By Dr Saravana.K
Constipation is caused by infrequent bowel movements or difficult passage of stools. What’s considered normal frequency for bowel movements varies widely. In general, however, you’re probably experiencing constipation if you pass fewer than three stools a week, and your stools are hard and dry. Constipation most commonly occurs when waste or stool moves too slowly through the digestive tract, causing it to become hard and dry.
Normally, the waste products of digestion (stool) are propelled through your intestines by muscle contractions. In the large intestine (colon), most of the water and salt in this waste mixture are reabsorbed because they’re essential for many of your body’s functions. However, when there is not enough fluid or fibre-rich food in your diet — or if the colon’s muscle contractions are slow — the stool hardens, dries and passes through your colon too slowly. This is the root cause of constipation. You may also experience constipation if the muscles you use to move your bowels aren’t properly coordinated.
A number of factors can cause an intestinal slowdown, including:
Inadequate amounts of fluid intake and fibre in diet
Ignoring the urge or delaying until later
Lack of physical activity
Irritable bowel syndrome
Changes in lifestyle or routine, including pregnancy, aging and travel
Frequent use or misuse of laxatives
Specific diseases, such as stroke, diabetes, thyroid disease and Parkinson’s disease
Problems with the colon and rectum, such as intestinal obstruction or diverticulosis
Hormonal disturbances, such as an underactive thyroid gland
Anal fissures and haemorrhoids, producing a spasm of the anal sphincter muscle
Loss of body salts through vomiting or diarrhoea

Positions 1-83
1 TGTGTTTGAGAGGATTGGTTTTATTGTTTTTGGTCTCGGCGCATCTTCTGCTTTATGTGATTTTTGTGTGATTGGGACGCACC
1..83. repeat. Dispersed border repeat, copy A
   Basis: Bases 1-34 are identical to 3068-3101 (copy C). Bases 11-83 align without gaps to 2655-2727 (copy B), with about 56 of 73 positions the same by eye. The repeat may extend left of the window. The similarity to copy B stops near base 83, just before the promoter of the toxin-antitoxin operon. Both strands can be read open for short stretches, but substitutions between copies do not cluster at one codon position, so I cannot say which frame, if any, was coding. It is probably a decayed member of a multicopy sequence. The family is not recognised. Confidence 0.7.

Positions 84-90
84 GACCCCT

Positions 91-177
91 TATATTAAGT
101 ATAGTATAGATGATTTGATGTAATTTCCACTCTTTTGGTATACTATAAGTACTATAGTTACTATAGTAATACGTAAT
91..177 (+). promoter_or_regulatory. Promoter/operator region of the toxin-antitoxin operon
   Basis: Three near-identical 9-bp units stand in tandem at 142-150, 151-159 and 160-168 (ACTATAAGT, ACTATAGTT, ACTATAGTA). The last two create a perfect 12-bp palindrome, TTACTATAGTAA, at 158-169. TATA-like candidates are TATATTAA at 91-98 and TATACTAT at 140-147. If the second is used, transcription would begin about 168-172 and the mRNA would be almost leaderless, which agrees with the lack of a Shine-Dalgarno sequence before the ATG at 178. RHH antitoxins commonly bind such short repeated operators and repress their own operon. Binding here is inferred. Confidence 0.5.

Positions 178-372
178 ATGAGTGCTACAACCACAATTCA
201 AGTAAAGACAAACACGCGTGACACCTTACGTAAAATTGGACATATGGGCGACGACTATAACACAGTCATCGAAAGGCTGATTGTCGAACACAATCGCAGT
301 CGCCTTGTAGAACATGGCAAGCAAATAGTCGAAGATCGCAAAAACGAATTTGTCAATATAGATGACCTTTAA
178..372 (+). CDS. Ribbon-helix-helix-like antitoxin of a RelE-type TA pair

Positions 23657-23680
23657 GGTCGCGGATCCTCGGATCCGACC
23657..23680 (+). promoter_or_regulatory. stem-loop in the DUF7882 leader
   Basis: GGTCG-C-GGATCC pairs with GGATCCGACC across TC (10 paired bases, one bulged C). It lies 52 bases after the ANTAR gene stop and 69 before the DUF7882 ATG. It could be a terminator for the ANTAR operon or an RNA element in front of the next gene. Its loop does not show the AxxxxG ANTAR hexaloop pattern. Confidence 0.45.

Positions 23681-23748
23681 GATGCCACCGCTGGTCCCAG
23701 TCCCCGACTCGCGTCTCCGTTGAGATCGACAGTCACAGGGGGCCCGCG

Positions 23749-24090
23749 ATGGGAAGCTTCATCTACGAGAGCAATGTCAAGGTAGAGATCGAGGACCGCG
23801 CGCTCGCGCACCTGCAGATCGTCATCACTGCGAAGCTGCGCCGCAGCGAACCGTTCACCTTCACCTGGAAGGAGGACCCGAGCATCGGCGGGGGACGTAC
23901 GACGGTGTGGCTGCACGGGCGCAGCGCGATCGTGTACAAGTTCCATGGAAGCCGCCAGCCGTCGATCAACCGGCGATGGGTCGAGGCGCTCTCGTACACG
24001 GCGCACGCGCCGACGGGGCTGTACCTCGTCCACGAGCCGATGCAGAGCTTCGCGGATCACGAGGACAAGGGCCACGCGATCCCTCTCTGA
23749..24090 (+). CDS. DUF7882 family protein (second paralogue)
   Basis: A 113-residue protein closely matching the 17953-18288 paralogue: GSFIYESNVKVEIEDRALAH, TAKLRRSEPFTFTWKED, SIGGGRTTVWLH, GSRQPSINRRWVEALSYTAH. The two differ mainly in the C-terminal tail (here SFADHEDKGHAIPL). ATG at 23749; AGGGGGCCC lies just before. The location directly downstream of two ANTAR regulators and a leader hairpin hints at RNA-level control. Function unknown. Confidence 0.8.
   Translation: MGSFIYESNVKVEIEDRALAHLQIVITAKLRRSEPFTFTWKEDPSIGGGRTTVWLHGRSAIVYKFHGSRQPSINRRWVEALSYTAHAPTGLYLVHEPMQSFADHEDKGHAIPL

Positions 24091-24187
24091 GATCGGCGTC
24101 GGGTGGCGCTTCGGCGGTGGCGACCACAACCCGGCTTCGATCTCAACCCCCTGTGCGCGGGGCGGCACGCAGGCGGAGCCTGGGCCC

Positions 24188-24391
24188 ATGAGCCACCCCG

Injuries to the spinal cord, which can affect the nerves that lead to and from the intestine.
Fortunately, most cases of constipation are temporary. Simple lifestyle changes, such as getting more exercise, drinking more fluids and eating a high-fibre diet, can go a long way toward alleviating constipation. Constipation may also be treated with over-the-counter laxatives. Constipation may signal more-serious medical conditions, such as colorectal cancer, hormonal disturbances or autoimmune diseases.
When to see a doctor?
Unexplained onset of constipation or change in bowel habits
Symptoms are severe and last longer than three weeks
Bowel movements occurring more than three days apart, despite corrective changes in diet or exercise
Intense abdominal pain
Blood in your stool
Constipation that alternates with diarrhoea
Thin, pencil-like stools
Unexplained weight loss, fever, lethargy
Your doctor or nurse will decide which tests you should have based on your age, other symptoms, and individual situation.
There are lots of tests, but you may not need any.
Rectal exam – Your doctor will look at the outside of your anus. He or she will also use a finger to feel inside the opening.
Colonoscopy – For this test, the doctor puts a thin tube into your anus. Then, he or she threads the tube into your large intestine. The large intestine is also called the colon. The tube has a camera attached to it, so the doctor can look inside your intestine. During these tests, the doctor can also take samples of tissue to look at under a microscope.